JOURNAL ARTICLE
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Isolation of Staphylococcus aureus from the urinary tract: association of isolation with symptomatic urinary tract infection and subsequent staphylococcal bacteremia.

BACKGROUND: Staphylococcus aureus is frequently isolated from urine samples obtained from long-term care patients. The significance of staphylococcal bacteriuria is uncertain. We hypothesized that S. aureus is a urinary pathogen and that colonized urine could be a source of future staphylococcal infection.

METHODS: We performed a cohort study of 102 patients at a long-term care Veterans Affairs facility for whom S. aureus had been isolated from clinical urine culture. Patients were observed via urine and nasal cultures that were performed every 2 months. We determined the occurrence of (1) symptomatic urinary tract infection concurrent with isolation of S. aureus (by predetermined criteria), (2) staphylococcal bacteremia concomitant with isolation of S. aureus from urine, and (3) subsequent episodes of staphylococcal infection.

RESULTS: Of 102 patients, 82% had undergone recent urinary catheterization. Thirty-three percent of patients had symptomatic urinary tract infection at the time of initial isolation of S. aureus, and 13% were bacteremic. Eight-six percent of the initial urine isolates were methicillin-resistant S. aureus. Seventy-one patients had follow-up culture data; 58% of cultures were positive for S. aureus at > or =2 months (median duration of staphylococcal bacteriuria, 4.3 months). Sixteen patients had subsequent staphylococcal infections, occurring up to 12 months after initial isolation of S. aureus; 8 late-onset infections were bacteremic. In 5 of 8 patients, the late blood isolate was found to have matched the initial urine isolate by pulsed-field gel electrophoresis typing.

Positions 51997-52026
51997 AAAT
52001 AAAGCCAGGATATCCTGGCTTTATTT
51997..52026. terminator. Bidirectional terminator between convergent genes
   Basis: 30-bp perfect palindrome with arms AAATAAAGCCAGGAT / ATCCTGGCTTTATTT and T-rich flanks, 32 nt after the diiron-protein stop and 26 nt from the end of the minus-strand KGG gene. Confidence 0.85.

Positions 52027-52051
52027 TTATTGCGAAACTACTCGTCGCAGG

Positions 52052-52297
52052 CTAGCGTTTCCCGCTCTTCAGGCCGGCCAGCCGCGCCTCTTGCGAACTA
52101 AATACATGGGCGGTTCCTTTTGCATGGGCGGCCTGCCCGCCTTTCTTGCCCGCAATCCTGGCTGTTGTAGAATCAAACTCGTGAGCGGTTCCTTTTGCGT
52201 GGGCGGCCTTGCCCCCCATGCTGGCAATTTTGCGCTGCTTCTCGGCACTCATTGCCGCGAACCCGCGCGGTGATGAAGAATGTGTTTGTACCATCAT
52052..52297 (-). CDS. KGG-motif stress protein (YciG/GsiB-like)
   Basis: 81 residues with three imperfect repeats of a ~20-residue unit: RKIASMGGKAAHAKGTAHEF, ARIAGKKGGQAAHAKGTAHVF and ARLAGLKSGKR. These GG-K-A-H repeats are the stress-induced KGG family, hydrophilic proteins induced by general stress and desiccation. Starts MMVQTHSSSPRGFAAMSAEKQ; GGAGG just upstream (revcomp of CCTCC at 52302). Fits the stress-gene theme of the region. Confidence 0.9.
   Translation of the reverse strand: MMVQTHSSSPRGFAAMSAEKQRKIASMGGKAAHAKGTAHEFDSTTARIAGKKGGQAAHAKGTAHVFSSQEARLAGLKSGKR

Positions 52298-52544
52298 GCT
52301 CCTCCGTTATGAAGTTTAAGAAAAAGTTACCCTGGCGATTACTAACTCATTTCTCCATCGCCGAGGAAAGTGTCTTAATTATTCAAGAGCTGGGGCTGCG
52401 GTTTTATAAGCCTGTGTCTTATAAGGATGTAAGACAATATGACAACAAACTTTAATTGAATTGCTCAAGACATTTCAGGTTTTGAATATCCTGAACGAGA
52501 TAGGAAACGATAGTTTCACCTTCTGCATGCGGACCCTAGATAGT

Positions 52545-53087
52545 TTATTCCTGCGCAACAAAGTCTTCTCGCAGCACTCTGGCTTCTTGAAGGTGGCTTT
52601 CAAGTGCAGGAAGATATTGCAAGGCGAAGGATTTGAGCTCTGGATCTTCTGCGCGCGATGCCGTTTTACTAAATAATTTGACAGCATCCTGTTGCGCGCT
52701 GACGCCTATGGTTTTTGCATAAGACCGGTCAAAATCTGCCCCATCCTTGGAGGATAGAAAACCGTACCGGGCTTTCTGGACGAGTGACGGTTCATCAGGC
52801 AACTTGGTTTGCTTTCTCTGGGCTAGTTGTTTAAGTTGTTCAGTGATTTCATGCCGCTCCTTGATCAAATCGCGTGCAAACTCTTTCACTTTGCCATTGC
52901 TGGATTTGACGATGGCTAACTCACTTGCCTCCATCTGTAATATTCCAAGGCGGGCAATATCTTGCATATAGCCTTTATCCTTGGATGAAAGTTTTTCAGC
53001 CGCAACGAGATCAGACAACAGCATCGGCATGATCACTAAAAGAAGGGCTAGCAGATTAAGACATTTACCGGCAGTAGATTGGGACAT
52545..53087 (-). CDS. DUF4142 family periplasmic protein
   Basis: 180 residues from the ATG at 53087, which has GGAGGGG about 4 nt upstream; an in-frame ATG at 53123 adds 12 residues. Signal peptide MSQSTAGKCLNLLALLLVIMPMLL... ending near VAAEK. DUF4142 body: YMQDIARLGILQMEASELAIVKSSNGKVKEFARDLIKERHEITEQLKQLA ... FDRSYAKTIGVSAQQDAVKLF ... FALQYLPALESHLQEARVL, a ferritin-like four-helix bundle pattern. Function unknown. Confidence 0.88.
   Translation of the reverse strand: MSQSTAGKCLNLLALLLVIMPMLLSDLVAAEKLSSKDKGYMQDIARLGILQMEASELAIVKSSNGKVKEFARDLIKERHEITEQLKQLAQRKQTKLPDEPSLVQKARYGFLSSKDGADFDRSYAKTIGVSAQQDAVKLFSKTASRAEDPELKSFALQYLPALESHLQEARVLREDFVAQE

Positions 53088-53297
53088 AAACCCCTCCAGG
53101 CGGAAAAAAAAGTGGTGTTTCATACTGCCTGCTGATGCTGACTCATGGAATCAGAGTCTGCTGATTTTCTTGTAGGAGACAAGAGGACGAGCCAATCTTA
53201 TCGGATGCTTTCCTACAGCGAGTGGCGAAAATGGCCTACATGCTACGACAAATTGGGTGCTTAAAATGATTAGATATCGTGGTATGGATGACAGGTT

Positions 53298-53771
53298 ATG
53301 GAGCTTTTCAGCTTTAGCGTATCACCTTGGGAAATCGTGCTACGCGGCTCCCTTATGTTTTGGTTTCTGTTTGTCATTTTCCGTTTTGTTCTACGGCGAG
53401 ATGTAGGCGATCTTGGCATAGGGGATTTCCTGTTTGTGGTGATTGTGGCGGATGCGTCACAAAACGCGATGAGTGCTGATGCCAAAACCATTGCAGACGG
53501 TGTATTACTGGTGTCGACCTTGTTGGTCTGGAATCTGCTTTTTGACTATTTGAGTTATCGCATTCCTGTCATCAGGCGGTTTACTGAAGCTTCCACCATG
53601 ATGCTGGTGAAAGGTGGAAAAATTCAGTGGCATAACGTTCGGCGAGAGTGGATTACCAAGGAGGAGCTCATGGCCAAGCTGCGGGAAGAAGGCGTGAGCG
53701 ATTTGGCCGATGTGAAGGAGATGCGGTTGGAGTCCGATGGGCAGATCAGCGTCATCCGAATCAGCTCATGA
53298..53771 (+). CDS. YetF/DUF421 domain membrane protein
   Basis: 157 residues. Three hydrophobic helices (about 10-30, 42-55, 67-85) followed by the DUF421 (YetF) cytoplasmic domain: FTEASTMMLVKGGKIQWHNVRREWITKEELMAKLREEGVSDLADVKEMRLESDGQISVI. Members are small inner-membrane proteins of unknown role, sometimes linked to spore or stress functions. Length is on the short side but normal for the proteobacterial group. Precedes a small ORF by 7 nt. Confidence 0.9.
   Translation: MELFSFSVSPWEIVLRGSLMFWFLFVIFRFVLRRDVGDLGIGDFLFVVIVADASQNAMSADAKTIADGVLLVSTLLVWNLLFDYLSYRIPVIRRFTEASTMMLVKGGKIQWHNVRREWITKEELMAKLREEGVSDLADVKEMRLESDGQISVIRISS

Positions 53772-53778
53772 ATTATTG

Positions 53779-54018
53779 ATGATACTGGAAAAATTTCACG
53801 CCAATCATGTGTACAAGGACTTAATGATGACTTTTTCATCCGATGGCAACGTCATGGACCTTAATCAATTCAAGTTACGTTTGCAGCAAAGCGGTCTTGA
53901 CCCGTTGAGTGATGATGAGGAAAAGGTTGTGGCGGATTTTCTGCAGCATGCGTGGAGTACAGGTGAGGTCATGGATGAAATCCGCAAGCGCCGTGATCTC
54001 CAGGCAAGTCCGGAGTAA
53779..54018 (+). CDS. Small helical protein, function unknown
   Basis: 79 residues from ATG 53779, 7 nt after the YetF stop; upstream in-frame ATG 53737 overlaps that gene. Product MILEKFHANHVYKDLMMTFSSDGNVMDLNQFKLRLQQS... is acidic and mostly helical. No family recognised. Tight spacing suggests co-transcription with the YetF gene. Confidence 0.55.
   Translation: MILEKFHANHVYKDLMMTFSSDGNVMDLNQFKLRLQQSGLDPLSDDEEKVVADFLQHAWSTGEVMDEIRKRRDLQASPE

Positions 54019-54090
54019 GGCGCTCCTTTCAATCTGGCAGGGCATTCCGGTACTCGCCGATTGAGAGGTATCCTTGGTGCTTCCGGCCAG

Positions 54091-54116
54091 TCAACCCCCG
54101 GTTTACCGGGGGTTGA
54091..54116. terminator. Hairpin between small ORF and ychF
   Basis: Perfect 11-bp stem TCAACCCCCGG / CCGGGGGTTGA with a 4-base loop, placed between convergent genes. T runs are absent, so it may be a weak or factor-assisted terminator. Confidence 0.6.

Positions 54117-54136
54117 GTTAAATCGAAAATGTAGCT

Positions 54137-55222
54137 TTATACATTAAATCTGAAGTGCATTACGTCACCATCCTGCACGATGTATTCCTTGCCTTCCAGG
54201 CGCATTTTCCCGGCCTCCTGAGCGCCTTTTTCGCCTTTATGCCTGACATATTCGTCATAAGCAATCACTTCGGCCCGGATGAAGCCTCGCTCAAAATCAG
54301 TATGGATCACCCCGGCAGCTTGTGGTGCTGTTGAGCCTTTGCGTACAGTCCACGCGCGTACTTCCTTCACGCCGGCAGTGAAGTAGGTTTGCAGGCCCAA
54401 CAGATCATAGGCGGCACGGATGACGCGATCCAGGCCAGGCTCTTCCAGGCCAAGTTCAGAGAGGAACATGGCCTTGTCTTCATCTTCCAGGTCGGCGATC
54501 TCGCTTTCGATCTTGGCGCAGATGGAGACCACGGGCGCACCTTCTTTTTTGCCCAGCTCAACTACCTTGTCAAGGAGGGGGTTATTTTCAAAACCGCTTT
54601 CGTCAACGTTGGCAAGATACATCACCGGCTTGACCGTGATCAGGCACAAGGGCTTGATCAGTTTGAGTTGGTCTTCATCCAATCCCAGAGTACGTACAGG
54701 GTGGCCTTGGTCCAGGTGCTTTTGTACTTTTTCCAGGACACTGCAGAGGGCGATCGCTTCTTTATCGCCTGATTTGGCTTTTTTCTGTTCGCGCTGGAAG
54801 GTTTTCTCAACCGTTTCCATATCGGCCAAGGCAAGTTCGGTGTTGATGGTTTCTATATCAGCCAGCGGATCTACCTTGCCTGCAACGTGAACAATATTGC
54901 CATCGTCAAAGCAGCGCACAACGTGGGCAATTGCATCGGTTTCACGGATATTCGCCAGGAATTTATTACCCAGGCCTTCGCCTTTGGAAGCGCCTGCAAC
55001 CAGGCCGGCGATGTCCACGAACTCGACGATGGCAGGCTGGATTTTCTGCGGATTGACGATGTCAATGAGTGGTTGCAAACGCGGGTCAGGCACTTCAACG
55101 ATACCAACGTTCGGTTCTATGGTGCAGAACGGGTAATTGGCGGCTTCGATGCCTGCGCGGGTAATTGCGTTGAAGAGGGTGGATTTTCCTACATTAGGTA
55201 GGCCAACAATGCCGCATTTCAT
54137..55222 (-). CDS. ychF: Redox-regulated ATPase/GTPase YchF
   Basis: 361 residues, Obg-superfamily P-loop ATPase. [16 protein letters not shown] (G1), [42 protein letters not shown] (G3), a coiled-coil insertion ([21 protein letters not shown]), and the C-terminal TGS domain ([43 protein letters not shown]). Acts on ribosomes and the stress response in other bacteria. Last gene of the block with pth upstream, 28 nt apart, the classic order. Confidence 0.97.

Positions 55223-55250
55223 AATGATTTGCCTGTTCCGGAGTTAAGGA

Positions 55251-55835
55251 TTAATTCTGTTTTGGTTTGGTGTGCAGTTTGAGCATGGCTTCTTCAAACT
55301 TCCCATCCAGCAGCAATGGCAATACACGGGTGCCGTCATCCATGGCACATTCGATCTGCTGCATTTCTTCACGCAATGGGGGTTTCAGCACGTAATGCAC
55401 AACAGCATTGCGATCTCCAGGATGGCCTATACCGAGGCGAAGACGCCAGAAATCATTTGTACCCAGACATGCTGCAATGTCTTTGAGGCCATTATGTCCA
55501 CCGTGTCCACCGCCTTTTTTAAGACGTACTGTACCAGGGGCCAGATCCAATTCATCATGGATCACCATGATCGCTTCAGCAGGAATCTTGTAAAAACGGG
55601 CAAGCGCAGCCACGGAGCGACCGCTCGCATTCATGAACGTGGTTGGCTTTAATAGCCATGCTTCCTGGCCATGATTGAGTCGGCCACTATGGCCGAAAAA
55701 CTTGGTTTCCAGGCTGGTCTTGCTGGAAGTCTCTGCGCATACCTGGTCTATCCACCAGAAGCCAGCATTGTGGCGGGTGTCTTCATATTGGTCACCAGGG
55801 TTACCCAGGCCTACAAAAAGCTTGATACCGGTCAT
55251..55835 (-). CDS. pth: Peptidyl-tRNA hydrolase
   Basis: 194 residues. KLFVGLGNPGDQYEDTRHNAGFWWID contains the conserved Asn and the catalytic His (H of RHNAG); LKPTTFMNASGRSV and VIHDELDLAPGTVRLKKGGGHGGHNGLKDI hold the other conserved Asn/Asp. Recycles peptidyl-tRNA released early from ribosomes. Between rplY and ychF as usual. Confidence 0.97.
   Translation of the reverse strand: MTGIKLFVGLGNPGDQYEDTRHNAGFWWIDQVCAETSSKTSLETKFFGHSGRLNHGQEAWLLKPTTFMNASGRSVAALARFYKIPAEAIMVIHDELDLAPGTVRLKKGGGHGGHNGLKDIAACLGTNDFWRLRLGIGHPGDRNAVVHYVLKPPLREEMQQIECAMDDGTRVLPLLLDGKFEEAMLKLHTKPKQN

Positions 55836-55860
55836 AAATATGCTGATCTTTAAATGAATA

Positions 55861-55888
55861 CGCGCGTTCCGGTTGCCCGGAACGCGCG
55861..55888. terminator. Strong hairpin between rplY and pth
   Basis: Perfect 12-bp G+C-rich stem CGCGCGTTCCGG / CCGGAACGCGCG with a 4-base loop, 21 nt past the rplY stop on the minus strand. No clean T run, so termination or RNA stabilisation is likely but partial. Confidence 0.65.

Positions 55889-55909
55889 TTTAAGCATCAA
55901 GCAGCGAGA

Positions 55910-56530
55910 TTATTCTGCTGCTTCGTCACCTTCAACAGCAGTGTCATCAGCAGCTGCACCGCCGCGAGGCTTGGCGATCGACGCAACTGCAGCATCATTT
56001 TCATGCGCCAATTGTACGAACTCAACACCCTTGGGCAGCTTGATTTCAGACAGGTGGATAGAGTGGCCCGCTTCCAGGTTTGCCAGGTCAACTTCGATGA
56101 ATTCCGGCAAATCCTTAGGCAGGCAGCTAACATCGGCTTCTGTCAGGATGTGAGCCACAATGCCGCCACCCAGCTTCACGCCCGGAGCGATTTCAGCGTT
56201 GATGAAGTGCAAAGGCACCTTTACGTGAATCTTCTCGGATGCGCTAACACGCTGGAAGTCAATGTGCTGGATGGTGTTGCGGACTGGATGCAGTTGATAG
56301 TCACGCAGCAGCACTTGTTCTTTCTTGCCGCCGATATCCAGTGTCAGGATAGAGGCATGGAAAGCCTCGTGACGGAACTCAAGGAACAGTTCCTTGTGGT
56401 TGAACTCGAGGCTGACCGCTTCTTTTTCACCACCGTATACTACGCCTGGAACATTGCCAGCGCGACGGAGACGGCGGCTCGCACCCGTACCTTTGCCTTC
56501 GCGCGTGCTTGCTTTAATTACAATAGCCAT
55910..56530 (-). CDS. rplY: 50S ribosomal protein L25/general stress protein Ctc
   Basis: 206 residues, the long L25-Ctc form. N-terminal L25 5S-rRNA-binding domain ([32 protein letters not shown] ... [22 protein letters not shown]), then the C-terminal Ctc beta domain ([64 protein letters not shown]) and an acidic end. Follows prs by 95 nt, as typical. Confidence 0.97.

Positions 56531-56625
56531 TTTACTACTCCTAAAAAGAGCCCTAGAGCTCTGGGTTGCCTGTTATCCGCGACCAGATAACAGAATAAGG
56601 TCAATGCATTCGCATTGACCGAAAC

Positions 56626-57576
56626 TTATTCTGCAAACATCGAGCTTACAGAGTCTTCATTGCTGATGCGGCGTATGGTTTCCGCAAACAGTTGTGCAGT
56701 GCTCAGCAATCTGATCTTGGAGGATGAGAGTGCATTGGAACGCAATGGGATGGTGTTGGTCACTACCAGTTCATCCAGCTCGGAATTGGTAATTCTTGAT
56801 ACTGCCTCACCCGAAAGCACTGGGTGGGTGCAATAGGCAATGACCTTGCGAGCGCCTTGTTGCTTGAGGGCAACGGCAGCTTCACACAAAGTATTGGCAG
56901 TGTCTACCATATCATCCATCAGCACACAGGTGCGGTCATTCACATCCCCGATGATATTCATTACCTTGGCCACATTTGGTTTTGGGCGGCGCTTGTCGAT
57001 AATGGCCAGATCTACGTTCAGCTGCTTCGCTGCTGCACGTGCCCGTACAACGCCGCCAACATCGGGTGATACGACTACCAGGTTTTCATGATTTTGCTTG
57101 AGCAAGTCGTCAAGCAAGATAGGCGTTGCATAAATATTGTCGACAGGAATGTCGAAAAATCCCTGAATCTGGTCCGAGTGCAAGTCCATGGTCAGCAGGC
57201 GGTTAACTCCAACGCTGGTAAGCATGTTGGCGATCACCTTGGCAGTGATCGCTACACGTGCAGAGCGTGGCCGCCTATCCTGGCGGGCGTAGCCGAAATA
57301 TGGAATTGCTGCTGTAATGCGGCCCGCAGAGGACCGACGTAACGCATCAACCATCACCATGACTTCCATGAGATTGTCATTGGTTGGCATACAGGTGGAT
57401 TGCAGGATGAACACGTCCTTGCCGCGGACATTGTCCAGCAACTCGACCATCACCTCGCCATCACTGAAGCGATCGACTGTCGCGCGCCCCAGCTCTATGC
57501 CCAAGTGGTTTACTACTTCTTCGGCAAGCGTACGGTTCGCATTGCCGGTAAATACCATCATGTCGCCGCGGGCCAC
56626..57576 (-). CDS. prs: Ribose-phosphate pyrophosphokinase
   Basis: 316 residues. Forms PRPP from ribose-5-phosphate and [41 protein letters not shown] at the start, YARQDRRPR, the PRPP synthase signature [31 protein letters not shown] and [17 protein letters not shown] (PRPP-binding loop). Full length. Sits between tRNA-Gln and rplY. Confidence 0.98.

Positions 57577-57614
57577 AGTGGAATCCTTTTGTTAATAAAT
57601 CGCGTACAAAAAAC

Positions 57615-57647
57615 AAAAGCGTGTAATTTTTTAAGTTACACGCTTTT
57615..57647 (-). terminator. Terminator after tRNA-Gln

CONCLUSIONS: S. aureus is a cause of urinary tract infection among patients with urinary tract catheterization. The majority of isolates are methicillin-resistant S. aureus. S. aureus bacteriuria can lead to subsequent invasive infection. The efficacy of antistaphylococcal therapy in preventing late-onset staphylococcal infection in patients with persistent staphylococcal bacteriuria should be tested in controlled trials.

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